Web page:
Earlier today we shipped a public beta of our upcoming .NET 3.5 SP1 and VS 2008 SP1 releases. These servicing updates provide a roll-up of bug fixes and performance improvements for issues reported since we released the products last November. They also contain a number of feature additions and enhancements that make building .NET applications better (see below for details on some of them).
We plan to ship the final release of both .NET 3.5 SP1 and VS 2008 SP1 this summer as free updates. You can download and install the beta here.
At the first link there’s quite a list of enhancements including SQL Server 2008 support, ADO.NET Data Services (formerly code-named "Astoria"), and the ADO.NET Entity Framework and ASP.NET 3.5 extensions previewed in December.
As promised last week, Microsoft yesterday released preview versions of the ADO.NET Entity Framework and ASP.NET 3.5 Extensions:
Microsoft Developer Division General Manager Scott Guthrie today revealed the roadmap for a series of additional Web development products that build on top of last week’s RTM of Visual Studio and .NET FX 3.5. In outline form with liberal quoting from Guthrie, it looks like the following:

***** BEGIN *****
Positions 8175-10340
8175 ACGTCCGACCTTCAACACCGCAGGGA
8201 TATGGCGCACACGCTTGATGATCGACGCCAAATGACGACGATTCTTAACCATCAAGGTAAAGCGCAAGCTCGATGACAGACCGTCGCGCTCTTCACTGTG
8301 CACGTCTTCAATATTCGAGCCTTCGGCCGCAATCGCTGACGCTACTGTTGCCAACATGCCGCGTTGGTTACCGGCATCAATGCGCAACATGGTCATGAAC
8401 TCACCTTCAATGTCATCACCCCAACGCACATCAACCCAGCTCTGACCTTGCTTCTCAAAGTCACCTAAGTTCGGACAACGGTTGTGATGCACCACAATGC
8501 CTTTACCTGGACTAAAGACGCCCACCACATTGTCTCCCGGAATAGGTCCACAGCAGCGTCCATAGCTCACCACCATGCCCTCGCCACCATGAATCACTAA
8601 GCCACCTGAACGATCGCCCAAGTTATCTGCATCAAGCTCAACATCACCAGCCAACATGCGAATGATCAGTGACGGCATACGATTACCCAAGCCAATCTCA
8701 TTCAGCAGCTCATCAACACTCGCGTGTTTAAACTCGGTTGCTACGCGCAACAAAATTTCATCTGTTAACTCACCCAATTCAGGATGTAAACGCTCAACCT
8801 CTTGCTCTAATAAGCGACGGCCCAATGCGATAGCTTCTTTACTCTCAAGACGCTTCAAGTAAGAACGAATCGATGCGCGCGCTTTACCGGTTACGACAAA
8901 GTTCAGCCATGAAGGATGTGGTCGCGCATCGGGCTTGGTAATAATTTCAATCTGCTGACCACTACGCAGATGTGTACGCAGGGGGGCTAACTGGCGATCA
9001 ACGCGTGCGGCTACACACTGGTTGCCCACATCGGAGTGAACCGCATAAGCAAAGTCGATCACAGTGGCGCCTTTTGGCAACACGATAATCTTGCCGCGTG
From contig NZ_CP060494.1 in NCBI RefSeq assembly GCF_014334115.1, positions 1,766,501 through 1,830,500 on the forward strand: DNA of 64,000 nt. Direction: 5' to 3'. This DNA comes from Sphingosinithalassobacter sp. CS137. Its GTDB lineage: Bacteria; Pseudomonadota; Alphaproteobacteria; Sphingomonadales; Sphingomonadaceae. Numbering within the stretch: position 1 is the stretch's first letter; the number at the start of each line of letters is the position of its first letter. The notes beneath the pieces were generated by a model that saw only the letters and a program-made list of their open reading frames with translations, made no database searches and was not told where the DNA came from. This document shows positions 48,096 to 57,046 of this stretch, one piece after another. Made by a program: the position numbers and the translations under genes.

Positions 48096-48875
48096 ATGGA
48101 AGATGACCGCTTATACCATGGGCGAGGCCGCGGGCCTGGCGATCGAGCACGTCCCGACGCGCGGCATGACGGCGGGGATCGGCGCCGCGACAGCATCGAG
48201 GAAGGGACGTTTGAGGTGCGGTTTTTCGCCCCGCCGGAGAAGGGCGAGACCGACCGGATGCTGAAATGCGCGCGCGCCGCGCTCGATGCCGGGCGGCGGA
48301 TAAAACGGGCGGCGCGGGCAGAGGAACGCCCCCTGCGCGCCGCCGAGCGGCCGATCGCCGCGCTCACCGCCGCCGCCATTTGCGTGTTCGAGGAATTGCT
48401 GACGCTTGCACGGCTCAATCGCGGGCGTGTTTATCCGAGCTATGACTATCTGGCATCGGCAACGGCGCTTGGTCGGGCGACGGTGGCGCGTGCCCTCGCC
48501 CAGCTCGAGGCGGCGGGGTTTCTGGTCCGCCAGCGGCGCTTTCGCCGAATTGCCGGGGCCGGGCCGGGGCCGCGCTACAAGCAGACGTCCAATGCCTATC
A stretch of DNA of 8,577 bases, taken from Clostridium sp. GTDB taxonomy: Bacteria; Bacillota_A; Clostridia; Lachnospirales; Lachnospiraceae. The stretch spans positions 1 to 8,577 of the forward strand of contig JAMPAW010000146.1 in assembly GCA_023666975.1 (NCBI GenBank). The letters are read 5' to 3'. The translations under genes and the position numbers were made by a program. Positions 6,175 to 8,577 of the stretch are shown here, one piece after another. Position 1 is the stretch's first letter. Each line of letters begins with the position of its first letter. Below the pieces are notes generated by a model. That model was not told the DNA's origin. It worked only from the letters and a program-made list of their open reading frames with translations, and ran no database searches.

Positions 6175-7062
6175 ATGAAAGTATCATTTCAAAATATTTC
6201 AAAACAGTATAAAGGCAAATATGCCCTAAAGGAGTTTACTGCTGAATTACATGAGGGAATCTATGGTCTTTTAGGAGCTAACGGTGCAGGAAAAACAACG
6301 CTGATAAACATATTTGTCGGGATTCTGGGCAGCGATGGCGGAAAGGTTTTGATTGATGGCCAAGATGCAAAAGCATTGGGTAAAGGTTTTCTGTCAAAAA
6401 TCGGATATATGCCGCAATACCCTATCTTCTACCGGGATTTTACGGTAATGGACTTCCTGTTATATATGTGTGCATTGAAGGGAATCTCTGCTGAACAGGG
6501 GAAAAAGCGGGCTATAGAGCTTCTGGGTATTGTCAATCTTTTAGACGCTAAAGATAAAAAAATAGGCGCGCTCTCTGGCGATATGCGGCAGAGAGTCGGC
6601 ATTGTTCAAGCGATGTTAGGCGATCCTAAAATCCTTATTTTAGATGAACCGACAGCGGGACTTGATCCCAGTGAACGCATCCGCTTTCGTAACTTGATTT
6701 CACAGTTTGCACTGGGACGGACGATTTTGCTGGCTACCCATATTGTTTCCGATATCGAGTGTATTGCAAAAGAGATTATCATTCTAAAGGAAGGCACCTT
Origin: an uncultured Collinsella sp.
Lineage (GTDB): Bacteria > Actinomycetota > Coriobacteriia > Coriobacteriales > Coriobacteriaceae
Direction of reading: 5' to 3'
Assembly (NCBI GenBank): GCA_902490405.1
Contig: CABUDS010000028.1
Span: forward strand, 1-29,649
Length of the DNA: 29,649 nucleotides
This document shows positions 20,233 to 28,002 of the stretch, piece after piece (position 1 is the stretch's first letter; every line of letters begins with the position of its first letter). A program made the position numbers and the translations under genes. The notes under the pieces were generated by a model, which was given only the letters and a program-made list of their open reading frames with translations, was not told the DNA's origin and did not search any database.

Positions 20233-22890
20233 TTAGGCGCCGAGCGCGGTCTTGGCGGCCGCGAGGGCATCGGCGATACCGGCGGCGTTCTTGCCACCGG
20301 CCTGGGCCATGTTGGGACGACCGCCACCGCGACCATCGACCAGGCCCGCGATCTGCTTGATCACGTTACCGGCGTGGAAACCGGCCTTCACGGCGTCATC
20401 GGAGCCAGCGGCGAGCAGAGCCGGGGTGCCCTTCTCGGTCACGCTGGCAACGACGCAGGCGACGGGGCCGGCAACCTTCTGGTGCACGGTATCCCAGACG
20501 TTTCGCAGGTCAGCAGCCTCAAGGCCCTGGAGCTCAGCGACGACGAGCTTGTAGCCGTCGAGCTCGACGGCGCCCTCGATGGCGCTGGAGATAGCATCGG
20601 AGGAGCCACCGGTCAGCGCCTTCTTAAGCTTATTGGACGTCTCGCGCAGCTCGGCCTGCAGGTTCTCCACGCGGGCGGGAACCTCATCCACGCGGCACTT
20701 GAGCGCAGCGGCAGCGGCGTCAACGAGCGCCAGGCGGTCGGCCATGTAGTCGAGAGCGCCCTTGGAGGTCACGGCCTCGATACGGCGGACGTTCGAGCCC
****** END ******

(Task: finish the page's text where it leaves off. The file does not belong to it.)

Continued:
Last night at midnight, Adobe released a public alpha version of it’s forthcoming Apollo application environment:
A beta is due sometime this summer and Version 1.0 is planned for the second half of this year.
Beside the fact that Adobe is a fearsome competitor in the Web application development space (think Dreamweaver and Flash), Apollo is important in that it provides more robust Web applications that escape the browser to provide user interfaces equivalent to desktop apps and are also able to work while disconnected from the Web. If you’re itching to give Apollo a try, See this post by Ryan Stewart which gives more details and some demo apps and the list of best Apollo demos at Techcrunch.
So how does Microsoft play? Good question since while Microsoft is willing to support spiffier Web apps with AJAX and the WPF/E “Flash killer,” they love the mantra that Web apps can’t really compare to desktop applications like Office where they make lots of money.